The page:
Mass Cytometry - Protocol & Troubleshooting

Mass cytometry is a variant of flow cytometry. It is capable of interrogating multiple markers on millions of individual cells at the same time. The antibodies in it are labeled using heavy metal ion tags rather than fluorescent dyes. This allows more antibody specificities to be combined in a single sample. As well as detection is performed by time-of-flight mass spectrometry, so there is no spectral overlap of signals, which allows analysis of a larger number of target proteins.

Creative Biolabs describes an optimized protocol that primarily covers the manipulation of cell samples for mass cytometry analysis. We describe methods and troubleshooting tips that will help users avoid common pitfalls and obtain consistent results by minimizing variability. Please see our protocols page below for details.

Solutions and Reagents

Stages Solutions and Reagents
Sample Preparation Phosphate buffer (PBS), serum-free medium, fixative solution, washing buffer
Antibody Staining Antibody, dilution buffer, permeabilization solution, washing buffer

Mass Cytometry Procedure

Mass Cytometry

1. Cell Harvesting

Wash the plate or flask with walled cells. And add enzymatic digestion reagent to the walled cells to obtain a single cell suspension. Then incubate for a few minutes to isolate the cells. Centrifuge the completely isolated cells and carefully aspirate the supernatant. Finally, add serum-free medium to resuspend the cells, and transfer a quantitative cell suspension to a microcentrifuge tube to count cells.

2. Sample Fixation

Resuspend the cell samples with PBS and add fixative. Incubate on an orbital shaker at room temperature. Wait until incubation is complete for centrifugation and carefully aspirate the supernatant. Finally, wash the sample with PBS to remove the fixative solution.

3. Antibody Design

Proper pairing of antibodies to metal isotopes is critical. Design the antibody to metal isotope pairing to ensure optimal signal intensity and ideally no signal overlap. Key considerations include, isotope sensitivity range of the detection instrument, intensity of surface marker expression, background, etc.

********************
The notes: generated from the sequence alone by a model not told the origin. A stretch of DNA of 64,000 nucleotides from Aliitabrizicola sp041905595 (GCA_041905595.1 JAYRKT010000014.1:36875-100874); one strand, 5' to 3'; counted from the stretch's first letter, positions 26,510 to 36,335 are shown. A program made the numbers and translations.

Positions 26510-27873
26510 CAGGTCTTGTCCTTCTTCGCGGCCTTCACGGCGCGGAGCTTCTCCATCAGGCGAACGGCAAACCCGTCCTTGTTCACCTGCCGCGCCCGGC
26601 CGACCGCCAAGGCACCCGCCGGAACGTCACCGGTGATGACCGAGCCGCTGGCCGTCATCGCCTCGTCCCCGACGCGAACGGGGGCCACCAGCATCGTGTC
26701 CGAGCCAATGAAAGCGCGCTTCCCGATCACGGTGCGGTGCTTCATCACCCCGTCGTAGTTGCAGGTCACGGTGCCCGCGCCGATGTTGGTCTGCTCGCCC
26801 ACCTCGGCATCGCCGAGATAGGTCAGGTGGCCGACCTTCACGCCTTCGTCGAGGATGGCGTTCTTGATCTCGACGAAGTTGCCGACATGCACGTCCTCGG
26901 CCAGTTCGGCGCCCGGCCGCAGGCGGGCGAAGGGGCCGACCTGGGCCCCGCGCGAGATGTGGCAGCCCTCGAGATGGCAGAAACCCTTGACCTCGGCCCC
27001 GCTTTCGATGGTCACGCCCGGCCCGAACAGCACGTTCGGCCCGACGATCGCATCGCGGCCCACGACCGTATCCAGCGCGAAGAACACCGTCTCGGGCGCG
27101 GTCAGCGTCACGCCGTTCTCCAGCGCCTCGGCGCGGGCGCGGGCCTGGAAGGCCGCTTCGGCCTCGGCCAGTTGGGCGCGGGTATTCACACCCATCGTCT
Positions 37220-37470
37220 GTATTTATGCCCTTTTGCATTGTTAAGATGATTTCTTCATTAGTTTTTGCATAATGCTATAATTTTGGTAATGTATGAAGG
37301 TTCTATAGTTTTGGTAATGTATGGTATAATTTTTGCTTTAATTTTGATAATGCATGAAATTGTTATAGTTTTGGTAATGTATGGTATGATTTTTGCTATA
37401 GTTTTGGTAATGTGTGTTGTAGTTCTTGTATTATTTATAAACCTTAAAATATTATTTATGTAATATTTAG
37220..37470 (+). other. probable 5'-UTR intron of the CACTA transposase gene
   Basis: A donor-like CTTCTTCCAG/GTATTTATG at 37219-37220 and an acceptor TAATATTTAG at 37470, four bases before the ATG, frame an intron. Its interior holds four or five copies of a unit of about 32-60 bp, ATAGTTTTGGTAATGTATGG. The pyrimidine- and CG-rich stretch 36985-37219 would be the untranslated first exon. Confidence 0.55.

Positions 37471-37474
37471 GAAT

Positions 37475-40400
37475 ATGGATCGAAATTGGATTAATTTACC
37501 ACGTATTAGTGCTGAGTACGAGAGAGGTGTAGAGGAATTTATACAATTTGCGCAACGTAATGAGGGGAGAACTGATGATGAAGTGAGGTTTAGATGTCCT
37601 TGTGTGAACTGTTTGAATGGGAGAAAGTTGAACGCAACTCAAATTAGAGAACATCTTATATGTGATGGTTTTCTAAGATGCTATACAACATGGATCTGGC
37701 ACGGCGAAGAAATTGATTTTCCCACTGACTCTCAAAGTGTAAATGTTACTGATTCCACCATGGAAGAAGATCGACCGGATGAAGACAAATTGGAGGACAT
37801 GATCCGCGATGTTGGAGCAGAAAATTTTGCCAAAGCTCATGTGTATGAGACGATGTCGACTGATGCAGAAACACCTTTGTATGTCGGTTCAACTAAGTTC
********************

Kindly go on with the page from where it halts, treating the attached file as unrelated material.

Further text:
4. Cell Surface Staining

First determine the working dilution of each antibody by titration experiments prior to the experiment. To ensure consistent antibody labeling across multiple samples, it is necessary to carefully control sample volume and antibody concentration. Add antibody dilutions to the samples and gently blow to resuspend the samples in the liquid. Incubate the samples on an orbital shaker at room temperature. After the incubation is complete, wash the sample several times with wash buffer to ensure that all free antibodies are washed away.

5. Cell Intracellular Staining

First you need cell permeabilization. Add the permeabilizing agent to the cells and mix gently with a pipette. Then incubate the sample for permeabilization. After incubation is complete, centrifuge the cells and carefully aspirate the supernatant. Then add washing buffer and gently resuspend the cell precipitate for washing. Finally, the same steps as for cell surface staining are followed. Use antibodies with heavy metal ion labels to stain intracellular antigens.

6. Sample Loading

Resuspend the cells in buffer solution and take a quantitative cell suspension for counting. Run samples using the mass cytometry autosampler, add calibration beads to each well of the sample plate, and then add the desired number of cells to be analyzed.


Mass cytometry is a modern technique that takes advantage of the power of traditional cytometry techniques as well as the sensitivity and specificity of mass spectrometry. In order to prevent and minimize most common problems that may be encountered in mass cytometry, we list some key steps in the protocol and troubleshooting strategies for reference.